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Title: Early impact of the Australian national shingles vaccination program with the herpes zoster live attenuated vaccine.
Austin Authors: Litt, John;Booy, Robert;Bourke, Debra;Dwyer, Dominic E;Leeb, Alan;McCloud, Philip;Stein, Alicia N;Woodward, Michael M ;Cunningham, Anthony L
Affiliation: Discipline of General Practice College of Medicine and Public Health, Flinders University, Adelaide, Australia
NSW Health Pathology - Institute for Clinical Pathology and Medical Research, Westmead Hospital and the University of Sydney, Sydney, Australia
Medical Department, Seqirus (Australia) Pty Ltd, Parkville, Australia
National Centre for Immunisation Research and Surveillance of Vaccine Preventable Diseases, The University of Sydney, Sydney, Australia
Faculty of Medicine and Health, The Westmead Institute for Medical Research, Westmead, Australia
The University of Sydney, Sydney, Australia
Centre for Virus Research, University of Melbourne, Melbourne, Australia
Helath Economics, Seqirus (Australia) Pty Ltd, Parkville, Australia
McCloud Consulting Group, Belrose, Australia
Illawarra Medical Centre, Ballajura, Australia
Department of Aged and Continuing Care, Austin Health, Heidelberg, Victoria, Australia
Issue Date: 1-Dec-2020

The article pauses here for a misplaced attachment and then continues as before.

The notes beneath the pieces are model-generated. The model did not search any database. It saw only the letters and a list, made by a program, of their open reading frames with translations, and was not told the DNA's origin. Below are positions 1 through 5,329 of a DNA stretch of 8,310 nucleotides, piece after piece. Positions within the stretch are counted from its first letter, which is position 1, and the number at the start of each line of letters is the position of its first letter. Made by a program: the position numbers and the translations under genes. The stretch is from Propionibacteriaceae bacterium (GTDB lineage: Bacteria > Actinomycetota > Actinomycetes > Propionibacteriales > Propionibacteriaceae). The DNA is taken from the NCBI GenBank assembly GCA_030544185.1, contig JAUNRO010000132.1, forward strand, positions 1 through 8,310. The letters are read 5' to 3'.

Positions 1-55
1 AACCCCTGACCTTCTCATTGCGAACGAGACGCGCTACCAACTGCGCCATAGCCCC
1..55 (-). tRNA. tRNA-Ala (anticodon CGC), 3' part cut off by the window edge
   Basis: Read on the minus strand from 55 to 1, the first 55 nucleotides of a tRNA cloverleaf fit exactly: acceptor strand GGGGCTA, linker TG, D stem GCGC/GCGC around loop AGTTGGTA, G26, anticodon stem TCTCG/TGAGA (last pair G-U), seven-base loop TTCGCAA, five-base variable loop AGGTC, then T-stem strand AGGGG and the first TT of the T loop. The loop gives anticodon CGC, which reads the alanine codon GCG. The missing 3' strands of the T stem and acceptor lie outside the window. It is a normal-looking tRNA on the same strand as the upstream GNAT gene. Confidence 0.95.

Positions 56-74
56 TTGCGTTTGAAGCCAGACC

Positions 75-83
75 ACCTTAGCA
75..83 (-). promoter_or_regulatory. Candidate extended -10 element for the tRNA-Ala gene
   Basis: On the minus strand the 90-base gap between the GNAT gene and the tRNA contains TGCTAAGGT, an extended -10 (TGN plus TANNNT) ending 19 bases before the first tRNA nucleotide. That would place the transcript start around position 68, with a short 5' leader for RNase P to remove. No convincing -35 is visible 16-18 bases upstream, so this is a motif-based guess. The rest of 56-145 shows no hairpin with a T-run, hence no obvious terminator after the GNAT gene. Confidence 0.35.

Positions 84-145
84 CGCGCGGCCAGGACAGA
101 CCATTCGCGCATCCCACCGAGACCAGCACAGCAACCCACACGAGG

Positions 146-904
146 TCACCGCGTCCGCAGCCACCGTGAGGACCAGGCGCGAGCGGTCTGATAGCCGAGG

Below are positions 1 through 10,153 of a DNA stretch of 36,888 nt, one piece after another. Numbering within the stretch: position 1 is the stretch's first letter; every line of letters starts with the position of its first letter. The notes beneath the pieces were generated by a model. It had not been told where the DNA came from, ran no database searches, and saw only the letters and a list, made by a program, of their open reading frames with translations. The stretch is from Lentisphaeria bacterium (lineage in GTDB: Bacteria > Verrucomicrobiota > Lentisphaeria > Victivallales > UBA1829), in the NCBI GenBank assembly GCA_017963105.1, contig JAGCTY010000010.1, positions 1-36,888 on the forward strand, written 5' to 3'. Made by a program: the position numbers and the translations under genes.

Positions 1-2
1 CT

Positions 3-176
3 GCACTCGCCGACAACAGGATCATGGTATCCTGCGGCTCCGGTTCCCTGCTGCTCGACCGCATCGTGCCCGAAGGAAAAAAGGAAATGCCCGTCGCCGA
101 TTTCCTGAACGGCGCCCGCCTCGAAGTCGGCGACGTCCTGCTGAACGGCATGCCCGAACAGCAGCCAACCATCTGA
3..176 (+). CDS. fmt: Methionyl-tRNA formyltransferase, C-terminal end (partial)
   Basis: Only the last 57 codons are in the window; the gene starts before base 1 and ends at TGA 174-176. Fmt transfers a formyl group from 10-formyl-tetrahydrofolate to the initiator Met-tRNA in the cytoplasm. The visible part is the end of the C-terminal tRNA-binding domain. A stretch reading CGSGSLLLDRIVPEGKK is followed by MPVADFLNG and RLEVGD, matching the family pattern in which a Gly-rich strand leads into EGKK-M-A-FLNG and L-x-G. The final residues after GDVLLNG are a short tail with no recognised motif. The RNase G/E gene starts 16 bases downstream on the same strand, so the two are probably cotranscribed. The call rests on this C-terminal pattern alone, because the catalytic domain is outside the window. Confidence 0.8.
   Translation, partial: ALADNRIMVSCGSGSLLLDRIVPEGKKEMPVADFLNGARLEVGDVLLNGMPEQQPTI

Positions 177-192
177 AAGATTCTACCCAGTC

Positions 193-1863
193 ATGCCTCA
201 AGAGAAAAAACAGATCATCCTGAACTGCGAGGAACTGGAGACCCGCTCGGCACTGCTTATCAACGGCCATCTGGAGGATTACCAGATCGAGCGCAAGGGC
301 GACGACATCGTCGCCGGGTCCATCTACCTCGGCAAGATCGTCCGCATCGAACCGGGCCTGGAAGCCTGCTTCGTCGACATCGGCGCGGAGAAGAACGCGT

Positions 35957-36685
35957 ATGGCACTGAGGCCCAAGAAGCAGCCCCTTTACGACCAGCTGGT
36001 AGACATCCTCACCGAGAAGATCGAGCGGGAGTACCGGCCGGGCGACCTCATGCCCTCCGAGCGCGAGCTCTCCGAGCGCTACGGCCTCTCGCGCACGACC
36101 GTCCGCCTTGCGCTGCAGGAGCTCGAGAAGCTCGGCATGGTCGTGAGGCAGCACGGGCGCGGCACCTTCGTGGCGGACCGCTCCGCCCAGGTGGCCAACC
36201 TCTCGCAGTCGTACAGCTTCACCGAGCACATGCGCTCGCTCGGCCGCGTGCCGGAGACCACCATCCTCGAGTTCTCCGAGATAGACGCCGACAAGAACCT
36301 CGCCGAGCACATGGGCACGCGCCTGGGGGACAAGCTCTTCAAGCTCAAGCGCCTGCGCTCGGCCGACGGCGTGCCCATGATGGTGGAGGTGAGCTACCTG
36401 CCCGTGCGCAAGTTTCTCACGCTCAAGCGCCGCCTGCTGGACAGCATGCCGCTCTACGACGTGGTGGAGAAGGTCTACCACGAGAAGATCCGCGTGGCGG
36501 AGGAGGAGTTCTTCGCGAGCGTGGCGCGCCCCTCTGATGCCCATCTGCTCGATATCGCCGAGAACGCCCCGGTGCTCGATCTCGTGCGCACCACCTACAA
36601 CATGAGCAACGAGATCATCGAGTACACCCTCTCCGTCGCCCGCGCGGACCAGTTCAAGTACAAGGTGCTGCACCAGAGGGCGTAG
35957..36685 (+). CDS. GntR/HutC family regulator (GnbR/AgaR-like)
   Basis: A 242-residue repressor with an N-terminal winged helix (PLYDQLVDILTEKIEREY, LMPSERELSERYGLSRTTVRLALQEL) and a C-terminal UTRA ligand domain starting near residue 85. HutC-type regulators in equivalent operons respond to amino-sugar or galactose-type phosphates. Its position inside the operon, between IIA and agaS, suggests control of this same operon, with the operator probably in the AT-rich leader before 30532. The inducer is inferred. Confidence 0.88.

Date: 2020-05-18
Publication information: Human Vaccines & Immunotherapeutics 2020; 16(12): 3081-3089
Abstract: Herpes zoster (shingles) is a painful condition resulting from reactivation of latent varicella zoster virus (VZV). The Australian National Shingles Vaccination Program (commenced November 2016) provides free herpes zoster vaccination for eligible adults aged 70 years, with a 5-year catch-up program (until October 2021) for adults aged 71-79 years. Patterns and impact of the program were evaluated by analysis of vaccine distribution and delivery data and specific antiviral prescription data from the Pharmaceutical Benefits Scheme. During the first 2 years, uptake of funded live attenuated shingles vaccine ZOSTAVAX® (Zoster Virus Vaccine Live; ZVL) was high across the ongoing and catch-up programs. Before program implementation (2006-2016), herpes zoster coded antiviral prescription rates increased by 2.2% per year (95% CI: 1.5, 2.9) in the 70-79 years age group. In the two years since program launch, herpes zoster antiviral prescription rates declined substantially in this age group, by an average of 13.6% per year (95% CI: 1.5, 24.2). These results indicate that the National Shingles Vaccination Program has been highly successful in vaccinating a considerable proportion of Australian adults aged 70-79 years against herpes zoster and suggest that vaccine uptake was associated with decreased incidence of herpes zoster.
DOI: 10.1080/21645515.2020.1754702
ORCID: 0000-0002-6744-5667
Journal: Human Vaccines & Immunotherapeutics
PubMed URL: 32420793
Type: Journal Article
Subjects: Herpes zoster
herpes zoster vaccine
postherpetic neuralgia
varicella zoster virus
zoster virus vaccine live
Appears in Collections:Journal articles

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